Sciaenidae: L III A4

Umbrina canariensis Valenciennes, 1843. (? and others)



Egg diameter in µm

Number of oil globules

Diameter of oil globule in µm

Yolk texture

Perivitelline space

Position of oil globule at hatch

Gut length   at eye- pigment stage








41% of NL



Egg: Fresh eggs have a clear to light or dark amber oil globule. The neat appearance of black pigment dots, evenly distributed on the embryo, and ventrally on the oil globule, are fairly reliable characters to identify the later egg (A & A1). Just prior to hatching the embryo can be distinctly brown, as more yellow pigment spots appear among the black along the notochord. Incubation is about 35 hours.

Larva: The dense brown-black pigment surrounding the notochord from shoulder to midtail, additionally spotted with orange-yellow pigment (B & C), distinguishes this early larva from all others in the area, except LIIB6. At 3-5 days the dark pigment has re-arranged into the pattern shown in Plates D & E, with only an indistinct separation of pigment between trunk and midtail (compared to LIIB6). At 13 days the larva was still preflexion (E, 25°C), while at 19 days, flexion was virtually complete (G, 23°C). B: NH, C: 2 days, D: 3 days, E: 5 days, F: 13 days, G: 19 days, H: 30 days (24°C), I: 40 days (22°C). The Plate I juvenile has a dorsal fin count of IX/I,24 and anal fin II,7.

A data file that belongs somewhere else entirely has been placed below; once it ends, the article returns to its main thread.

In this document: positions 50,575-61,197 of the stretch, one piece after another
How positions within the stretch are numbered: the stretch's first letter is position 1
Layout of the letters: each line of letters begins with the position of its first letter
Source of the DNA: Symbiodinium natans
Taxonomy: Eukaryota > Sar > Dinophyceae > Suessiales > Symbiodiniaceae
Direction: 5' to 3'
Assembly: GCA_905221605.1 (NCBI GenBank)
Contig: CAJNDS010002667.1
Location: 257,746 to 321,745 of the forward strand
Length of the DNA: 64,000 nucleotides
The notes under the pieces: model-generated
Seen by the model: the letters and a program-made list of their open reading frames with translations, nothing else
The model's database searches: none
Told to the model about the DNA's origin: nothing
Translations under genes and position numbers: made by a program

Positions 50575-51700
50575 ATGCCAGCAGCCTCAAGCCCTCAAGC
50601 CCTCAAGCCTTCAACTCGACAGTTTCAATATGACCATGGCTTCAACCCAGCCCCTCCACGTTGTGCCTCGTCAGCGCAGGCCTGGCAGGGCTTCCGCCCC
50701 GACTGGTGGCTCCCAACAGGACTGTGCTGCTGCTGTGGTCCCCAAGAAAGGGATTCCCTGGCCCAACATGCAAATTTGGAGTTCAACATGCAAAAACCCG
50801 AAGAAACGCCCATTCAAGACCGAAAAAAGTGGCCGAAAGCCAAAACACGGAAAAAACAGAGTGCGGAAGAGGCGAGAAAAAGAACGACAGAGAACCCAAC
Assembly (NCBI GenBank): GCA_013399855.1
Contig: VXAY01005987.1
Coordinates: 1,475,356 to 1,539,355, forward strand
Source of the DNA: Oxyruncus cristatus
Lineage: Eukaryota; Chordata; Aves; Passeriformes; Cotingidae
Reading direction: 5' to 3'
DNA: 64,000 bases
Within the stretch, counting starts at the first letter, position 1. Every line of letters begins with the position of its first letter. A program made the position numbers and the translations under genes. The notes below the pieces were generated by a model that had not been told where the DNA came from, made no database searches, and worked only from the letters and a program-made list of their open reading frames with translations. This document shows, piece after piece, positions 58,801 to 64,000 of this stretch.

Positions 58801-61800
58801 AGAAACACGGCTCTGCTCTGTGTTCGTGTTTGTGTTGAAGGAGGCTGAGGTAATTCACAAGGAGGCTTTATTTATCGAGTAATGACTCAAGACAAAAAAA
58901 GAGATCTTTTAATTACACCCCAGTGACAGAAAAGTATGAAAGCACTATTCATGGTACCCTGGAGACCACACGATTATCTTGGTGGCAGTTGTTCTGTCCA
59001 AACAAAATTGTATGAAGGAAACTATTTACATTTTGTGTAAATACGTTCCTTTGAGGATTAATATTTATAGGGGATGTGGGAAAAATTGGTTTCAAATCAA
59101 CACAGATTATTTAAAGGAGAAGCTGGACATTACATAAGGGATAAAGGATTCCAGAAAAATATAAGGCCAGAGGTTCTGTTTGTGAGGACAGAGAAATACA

This larva proved quite easy to rear, and a growth series has been archived. I am, however, not convinced that F,G,H and I above, are all the same species. DNA barcoding confirms that there may be two or three species here. Fourteen larvae have barcoded as the same species, and match 5 locally collected adult U. canariensis (BOLD). Two larvae have provided sequences suggesting two other species, neither of which match either of our two Umbrina species, nor do they match sequences of adult Atrobucca nibe, Johnius dussumieri, J. fuscolineatus, and Otolithes ruber, which are available from locally collected fishes. Their close association with U. canariensis in my dendrogram suggest they may be other species of Umbrina.


Linked samples Offshore Inshore
Eggs 425 135
Hits 126 57

This was a fairly common egg off Park Rynie, seen all year round, though peaking in winter and spring (blue graph). It was only seen once in the DHM samples, in August. The catch at Park Rynie, through the 25 years of sampling, has shown a steady state, at a reduced level, after 5 years of higher abundance from 1988-1992 (white graph). It may be that this species benefited from the muddier offshore conditions following the 1984 cyclones and September 1987 floods, and became temporarily more abundant. It is not targeted by fishermen in the area, but does turn up in skiboat catches. The Park Rynie linked samples showed more of these eggs offshore (76%), suggesting spawning just offshore of the spawning aggregations of Argyrosomus japonicus (LIIIA8). See Section 7.3 and Table 1 of the Introductory Notes, for more information on the linked samples.